force acts along the line connecting the two masses,
passing through the axis, so the net torque equals zero and
angular momentum is conserved.
L_{i }= r_{i}mv_{i }sin r_{i},
v_{i }= (r_{i }sin r_{i},
v_{i})mv_{i }= bmv_{i}.
L_{f} = d_{min}mv_{f}.
_{ }From conservation of momentum,
bmv_{i }= d_{min}mv_{f}
and v_{f} = bv_{i}/d_{min} (Equation
1)
From conservation of energy,
U_{i
}+ K_{i }= U_{f} + K_{f
} 0 + 1/2 mv_{i}^{2} = A/d_{min
}+ 1/2 mv_{f}^{2 }(Equation
2)
Substituting Eq. 1 into Eq. 2:
1/2 mv_{i}^{2} = A/d_{min }+
1/2 m(bv_{i}/d_{min})^{2}
d_{min}^{2}  (2A/mv_{o}^{2})d_{min}
 b^{2} = 0
d_{min }= {(2A/mv_{o}^{2}) ±
[(2A/mv_{o}^{2})^{2 }+ 4b^{2}]^{1/2}}/2
d_{min} = (A/mv_{o}^{2}) + [(A/mv_{o}^{2})^{2
}+ b^{2}]^{1/2}


35.

Curl the fingers of your right hand clockwise to find the
angular momentum L to the right (Fig. 18 above). τ =
r x F is out of the page. The torque due to
the weight of the wheel is into the page, but we have made
the torque due to F greater and the resultant torque is out
of the page. Since τ =
ΔL/ Δt,
ΔL will be in the
direction of τ,
out of the page or to the right as you view it from above.
The wheel turns to the right.


36.

d(L^{2})/dt = d(L ^{. }L)/dt
= L^{. }dL/dt + dL/dt^{.
}L = 2L ^{. }dL/dt = 2L
^{. }τ
= 2Lτ cos L,
τ. If
the angle between L and τ
is 90^{o}, d(L^{2})/dt = 0 and the magnitude
of the angular momentum remains constant.


37.

Taking the axis at A, F produces no torque because it
passes through the axis. τ
= r x mg. The torque due to mg is into
the page, as shown in Fig. for #37(a), a side view, and to
the left in Fig. for #37(b), a top view. The magnitude of
the torque τ =
rmg. Since τ
= dL/dt or dL = τ
dt, dL is to the left as shown in Fig. for #37(c),
a top view. The angle turned through by L is dΦ =
τ dt/L or dΦ/dt
= mgr/L = mgr/Iω. The
wheel precesses counterclockwise with dΦ/dt
so the platform must rotate with dΦ/dt
= mgr/Iω counterclockwise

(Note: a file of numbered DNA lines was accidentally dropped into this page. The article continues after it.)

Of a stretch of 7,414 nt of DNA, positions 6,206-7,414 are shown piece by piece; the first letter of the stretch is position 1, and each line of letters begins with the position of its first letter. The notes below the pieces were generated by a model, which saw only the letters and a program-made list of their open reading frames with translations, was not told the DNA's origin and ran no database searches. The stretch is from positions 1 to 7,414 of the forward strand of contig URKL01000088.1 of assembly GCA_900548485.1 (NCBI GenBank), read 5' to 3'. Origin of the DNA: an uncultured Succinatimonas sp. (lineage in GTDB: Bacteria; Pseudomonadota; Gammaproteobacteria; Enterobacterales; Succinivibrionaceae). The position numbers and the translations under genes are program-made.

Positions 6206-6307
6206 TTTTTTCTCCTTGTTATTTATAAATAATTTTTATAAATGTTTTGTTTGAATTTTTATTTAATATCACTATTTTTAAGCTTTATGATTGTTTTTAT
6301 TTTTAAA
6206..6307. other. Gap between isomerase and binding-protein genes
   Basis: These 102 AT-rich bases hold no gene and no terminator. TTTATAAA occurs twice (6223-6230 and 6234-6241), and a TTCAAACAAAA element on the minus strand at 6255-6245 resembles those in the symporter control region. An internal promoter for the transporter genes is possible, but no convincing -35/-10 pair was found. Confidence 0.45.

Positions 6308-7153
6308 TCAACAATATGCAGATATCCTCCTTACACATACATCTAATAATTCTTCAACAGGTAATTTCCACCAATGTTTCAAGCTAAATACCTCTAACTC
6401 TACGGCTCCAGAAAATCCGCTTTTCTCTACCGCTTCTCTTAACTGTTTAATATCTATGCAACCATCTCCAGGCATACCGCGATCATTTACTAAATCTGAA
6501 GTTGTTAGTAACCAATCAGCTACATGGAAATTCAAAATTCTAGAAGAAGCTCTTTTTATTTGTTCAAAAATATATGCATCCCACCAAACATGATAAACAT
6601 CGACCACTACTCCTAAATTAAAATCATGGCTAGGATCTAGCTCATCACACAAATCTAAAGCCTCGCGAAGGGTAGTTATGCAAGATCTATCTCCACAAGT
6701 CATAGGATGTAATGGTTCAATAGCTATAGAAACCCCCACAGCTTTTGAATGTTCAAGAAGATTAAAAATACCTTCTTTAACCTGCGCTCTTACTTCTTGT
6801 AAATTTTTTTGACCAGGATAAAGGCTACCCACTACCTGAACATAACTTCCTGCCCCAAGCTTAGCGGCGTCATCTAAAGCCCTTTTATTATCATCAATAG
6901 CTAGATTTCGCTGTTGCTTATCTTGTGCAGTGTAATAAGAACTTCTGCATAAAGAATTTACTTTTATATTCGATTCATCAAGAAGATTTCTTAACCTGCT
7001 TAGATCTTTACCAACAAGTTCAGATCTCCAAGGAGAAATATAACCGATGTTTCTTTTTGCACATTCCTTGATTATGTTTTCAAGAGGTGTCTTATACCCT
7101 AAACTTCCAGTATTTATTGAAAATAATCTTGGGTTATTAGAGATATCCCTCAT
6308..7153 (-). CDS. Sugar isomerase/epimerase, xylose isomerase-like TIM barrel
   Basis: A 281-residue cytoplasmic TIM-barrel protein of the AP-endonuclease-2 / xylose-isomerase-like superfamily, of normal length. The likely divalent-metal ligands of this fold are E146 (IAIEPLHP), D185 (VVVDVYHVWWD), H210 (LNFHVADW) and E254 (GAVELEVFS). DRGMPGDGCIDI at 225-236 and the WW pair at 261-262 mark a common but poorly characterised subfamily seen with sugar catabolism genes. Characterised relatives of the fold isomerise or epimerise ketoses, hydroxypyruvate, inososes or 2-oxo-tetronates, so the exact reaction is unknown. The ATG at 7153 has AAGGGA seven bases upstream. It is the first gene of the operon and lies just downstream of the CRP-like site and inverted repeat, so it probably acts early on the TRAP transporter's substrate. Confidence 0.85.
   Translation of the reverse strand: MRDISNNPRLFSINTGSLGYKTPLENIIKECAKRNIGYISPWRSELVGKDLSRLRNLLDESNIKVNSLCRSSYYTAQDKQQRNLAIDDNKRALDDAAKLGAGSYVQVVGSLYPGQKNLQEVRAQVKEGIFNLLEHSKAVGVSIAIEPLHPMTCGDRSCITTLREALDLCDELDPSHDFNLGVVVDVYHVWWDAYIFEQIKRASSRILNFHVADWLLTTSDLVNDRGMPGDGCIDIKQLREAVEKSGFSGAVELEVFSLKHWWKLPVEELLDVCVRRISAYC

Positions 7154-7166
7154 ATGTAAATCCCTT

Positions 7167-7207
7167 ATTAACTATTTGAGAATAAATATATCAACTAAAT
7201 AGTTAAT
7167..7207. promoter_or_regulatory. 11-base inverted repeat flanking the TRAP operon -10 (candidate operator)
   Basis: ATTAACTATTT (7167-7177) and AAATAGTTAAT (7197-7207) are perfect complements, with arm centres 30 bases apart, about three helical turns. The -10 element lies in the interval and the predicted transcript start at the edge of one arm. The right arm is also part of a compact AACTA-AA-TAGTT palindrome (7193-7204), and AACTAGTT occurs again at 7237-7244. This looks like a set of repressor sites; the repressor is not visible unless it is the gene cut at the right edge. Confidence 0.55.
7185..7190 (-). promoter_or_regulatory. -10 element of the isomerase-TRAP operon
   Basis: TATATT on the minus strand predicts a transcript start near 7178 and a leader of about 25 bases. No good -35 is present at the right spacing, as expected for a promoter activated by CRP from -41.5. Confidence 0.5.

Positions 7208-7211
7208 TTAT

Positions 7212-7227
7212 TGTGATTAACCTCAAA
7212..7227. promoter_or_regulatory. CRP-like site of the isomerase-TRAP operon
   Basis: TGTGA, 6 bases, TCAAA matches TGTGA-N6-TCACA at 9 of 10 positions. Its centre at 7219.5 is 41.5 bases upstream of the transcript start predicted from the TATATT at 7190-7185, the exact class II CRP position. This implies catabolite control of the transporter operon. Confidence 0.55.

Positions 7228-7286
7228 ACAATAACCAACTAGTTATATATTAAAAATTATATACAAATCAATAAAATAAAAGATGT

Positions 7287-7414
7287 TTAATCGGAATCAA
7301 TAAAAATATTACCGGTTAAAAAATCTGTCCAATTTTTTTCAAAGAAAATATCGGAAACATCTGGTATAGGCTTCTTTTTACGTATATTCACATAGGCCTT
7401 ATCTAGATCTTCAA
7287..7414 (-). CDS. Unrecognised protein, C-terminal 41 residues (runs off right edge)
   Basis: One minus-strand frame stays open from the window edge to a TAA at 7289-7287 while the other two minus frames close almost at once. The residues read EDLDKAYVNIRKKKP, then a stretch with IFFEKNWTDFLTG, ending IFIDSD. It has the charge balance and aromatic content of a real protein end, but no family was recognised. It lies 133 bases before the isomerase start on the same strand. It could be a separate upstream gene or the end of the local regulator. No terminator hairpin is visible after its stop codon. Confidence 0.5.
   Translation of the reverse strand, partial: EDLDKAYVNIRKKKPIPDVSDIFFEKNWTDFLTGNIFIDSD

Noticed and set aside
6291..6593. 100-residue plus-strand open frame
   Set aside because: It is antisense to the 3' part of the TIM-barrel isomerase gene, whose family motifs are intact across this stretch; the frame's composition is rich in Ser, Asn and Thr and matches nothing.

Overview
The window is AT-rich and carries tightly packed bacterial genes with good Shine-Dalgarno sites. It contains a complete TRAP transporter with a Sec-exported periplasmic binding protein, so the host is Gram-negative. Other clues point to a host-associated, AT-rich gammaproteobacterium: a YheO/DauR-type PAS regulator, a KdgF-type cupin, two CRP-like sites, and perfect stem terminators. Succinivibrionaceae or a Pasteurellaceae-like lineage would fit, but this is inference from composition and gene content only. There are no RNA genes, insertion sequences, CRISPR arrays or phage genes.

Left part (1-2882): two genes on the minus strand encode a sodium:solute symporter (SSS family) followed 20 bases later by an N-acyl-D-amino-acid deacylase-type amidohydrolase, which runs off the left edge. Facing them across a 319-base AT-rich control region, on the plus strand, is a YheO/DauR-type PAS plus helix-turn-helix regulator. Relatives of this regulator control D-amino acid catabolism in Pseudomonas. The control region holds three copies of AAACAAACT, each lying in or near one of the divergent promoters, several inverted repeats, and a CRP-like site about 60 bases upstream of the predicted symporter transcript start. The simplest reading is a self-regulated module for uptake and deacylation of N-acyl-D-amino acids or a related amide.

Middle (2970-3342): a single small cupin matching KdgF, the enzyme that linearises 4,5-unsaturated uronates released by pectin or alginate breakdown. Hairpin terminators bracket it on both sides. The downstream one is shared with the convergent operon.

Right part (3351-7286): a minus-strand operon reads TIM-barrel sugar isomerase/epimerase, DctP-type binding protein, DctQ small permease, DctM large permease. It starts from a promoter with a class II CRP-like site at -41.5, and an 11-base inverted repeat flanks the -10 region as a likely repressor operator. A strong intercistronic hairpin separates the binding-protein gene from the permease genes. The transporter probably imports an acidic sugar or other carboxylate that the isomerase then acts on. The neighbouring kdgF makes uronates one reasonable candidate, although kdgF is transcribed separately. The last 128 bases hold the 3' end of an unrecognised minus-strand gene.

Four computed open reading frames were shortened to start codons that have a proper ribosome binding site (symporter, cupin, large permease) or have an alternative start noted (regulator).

for the wheel to maintain a fixed position relative to the
platform.


38.

For equilibrium, Στ =
0.
Taking the axis at the bottom of the ladder, with τ
= r F sin r,
F,
Στ = L F_{wall
} sin Θ  (L/2)W
cos Θ = 0 or
tan Θ= W/2 F_{wall}
(Equation
1)
Note that neither N nor f contribute to the torque when the
axis is at the bottom of the ladder because both forces pass
through the axis. Also for equilibrium,
σ F_{x}
= 0 and 
σ F_{y}
= 0 
f  F_{wall }=
0 
N  W = 0 
f = F_{wall} 
N = W but f = µN
so f = µW and µW = F_{wall } (Equation
2) 
Substituting Eq. (2) into Eq. (1):
tan Θ= W/2µW
= 1/2µ = 1/0.80 = 1.25. Θ=
51.3^{o}.


39.

Take the axis at O in the above figure.
The torque due to Mg = rMg sin Θ
= Mg (r sin Θ) = MgR clockwise.
The torque due to the normal force N = rN sin Θ= NR counterclockwise.
Since there is no acceleration in the vertical direction,
N  Mg = 0 or N = Mg.
The torque due to Mg equals the torque due to N so that the
net torque due to these two forces is zero.
The torque due to the frictional force = fx sin
f, xaxis = fx sin 0^{o} = 0.
Since no net torque acts on the sphere, angular momentum is
conserved. The initial angular momentum L_{I} = Iω_{o}
= 2/5 MR^{2}ω_{o}.
The final angular momentum when it is both rotating and the
center of mass moves with velocity v = L_{f} = Iω
+ MRv. For the sphere to rotate without slipping, v = ωR
or L_{f} = 2/5 MR^{2}ω
+ MR^{2}ω. From
conservation of angular momentum,
L_{I
} = L_{f}
2/5 MR^{2}ω_{o}
= 2/5 MR^{2}ω
+ MR^{2}ω = 7/5
MR^{2}ω
2ω_{o}/ 7
= ω